Floodwaters in Denham Springs, Louisiana, on August 13 (Photo: Louisiana Department of Transportation and Development)
By Jonathan Fowler
GENEVA, 16 August 2016 – The state of Louisiana is in the grip of what looks set to be the worst disaster in the United States since Superstorm Sandy four years ago, underlining the critical role of reducing risk before disaster strikes.
On Sunday, President Barack Obama declared a major disaster in Louisiana including the most heavily-affected parishes of Tangipahoa, St. Helena, East Baton Rouge and Livingston. That list is expected to expand, while mandatory evacuations remain in effect for the town of Lake Arthur.
More than 1,700 National Guard troops have been mobilised, and others are heading into the affected region.
Some 20,000 people have had to be rescued in the flood zone in southern Louisiana, while the death toll has climbed to seven, and parts of neighbouring Mississippi have also been hit.
Having plans in place to save lives in a crisis is the bedrock of disaster risk reduction – an issue that will be in the global spotlight in several weeks’ time, giving that reducing disaster mortality is the theme of International Day for Disaster Reduction on 13 October.
The Sendai Framework for Disaster Risk Reduction, a 15-year blueprint adopted by the international community in March last year, underscores the role of strong local networks in limiting the impact of natural and man-made hazards. Reducing mortality is the first of its seven targets.
The flooding began to take shape last Friday and continued through the weekend as rain battered southern Louisiana. Access to many areas is difficult because of flood waters and numerous road closures. In addition, power and phone outages have been hampering relief efforts.
Compounding the situation, forecasters are predicting more rain over coming days.
The American Red Cross, a key partner of the UN Office for Disaster Risk Reduction (UNISDR), has been at the forefront of efforts to help flood-stricken communities, as local officials report that at least 10,000 homes and other buildings have been destroyed or severely damaged.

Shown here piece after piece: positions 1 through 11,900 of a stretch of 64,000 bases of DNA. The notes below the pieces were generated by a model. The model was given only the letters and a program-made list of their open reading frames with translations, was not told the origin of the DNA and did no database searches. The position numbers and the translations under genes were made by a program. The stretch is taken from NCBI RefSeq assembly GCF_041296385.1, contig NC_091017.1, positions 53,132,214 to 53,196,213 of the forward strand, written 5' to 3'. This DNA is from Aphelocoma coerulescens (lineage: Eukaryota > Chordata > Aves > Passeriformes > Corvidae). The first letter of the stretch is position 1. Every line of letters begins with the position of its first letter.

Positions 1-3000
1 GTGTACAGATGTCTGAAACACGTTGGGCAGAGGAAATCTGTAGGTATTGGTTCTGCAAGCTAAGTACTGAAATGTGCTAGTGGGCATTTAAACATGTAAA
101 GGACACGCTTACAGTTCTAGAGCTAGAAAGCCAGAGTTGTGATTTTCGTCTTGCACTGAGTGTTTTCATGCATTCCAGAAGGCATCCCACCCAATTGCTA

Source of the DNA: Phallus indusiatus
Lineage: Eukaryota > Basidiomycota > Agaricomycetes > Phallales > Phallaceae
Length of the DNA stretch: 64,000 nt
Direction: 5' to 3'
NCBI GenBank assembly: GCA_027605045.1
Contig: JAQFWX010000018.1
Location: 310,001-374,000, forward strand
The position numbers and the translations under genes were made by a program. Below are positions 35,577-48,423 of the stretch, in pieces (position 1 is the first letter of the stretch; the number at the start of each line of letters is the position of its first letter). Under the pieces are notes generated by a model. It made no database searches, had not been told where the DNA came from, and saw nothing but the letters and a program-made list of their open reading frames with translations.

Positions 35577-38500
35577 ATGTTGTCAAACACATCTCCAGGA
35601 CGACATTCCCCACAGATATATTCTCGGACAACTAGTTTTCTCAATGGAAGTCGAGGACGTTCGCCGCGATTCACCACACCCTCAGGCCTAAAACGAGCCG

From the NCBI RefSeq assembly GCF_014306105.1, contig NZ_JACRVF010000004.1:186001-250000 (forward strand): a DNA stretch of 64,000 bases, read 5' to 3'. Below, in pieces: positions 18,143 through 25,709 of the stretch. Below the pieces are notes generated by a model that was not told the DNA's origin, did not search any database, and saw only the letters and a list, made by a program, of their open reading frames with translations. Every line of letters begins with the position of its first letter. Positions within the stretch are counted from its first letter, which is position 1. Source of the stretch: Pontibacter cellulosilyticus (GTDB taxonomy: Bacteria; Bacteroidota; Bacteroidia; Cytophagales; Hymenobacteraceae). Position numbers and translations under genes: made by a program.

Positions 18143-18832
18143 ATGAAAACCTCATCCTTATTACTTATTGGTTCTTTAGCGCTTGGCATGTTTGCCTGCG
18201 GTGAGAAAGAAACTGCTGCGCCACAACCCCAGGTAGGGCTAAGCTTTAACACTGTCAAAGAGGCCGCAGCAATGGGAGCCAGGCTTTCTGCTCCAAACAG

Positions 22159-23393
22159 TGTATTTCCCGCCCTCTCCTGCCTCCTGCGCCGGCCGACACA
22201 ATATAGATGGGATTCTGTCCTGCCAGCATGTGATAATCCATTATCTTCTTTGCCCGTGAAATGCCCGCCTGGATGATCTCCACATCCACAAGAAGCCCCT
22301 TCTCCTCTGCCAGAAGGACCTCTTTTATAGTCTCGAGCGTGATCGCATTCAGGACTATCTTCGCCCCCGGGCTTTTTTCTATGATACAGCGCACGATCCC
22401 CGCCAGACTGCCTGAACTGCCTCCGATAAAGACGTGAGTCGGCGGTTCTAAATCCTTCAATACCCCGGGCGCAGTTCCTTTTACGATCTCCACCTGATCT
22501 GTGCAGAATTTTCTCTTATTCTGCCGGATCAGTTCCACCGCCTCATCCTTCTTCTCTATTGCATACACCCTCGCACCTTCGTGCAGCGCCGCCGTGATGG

As of Sunday night, more than 10,600 people had sought refuge in nearly 50 American Red Cross and community shelters. Local volunteers are also providing shelter, food and comfort, and have received a boost as 500 of their counterparts from elsewhere in the United States head to Louisiana.
As in flood crises around the world, the full extent of the devastation will only become clear once the water recedes.
Large disasters like the floods in Louisiana create more needs than any one organisation can meet.
“It has been a challenge for the Red Cross and local communities to keep up with a year of historic devastation wrought by flooding in the Southeast,” said Susan Murray of the American Red Cross.
“Some of these epic disasters cannot be prevented but the loss of life and property can certainly be curtailed,” she added.
Preparation is the key, and the American Red Cross is a leader when it comes to raising public awareness of the risks posed by hazards, harnessing the power of technology to do so.
Its Red Cross Emergency App encourages everyone, especially those in at-risk areas, to revisit their family’s emergency plan and review preparedness information for various hazards.
Life-saving advice in a flood includes being prepared to evacuate at a moment’s notice, and heeding orders when given, as well as heading to higher ground if a warning is issued, and getting out of one’s car quickly if it gets caught in water.
Ensuring that economies are hazard-resilient is another key area of the Sendai Framework. The ability of businesses to withstand shocks can make a huge difference to the pace of recovery.
The American Red Cross has partnered with the UNISDR Private Sector Alliance for Disaster Resilient Societies, known for short as ARISE, on several projects including a Small Business Continuity and Resilience Workshop that is set to be rolled out across the United States.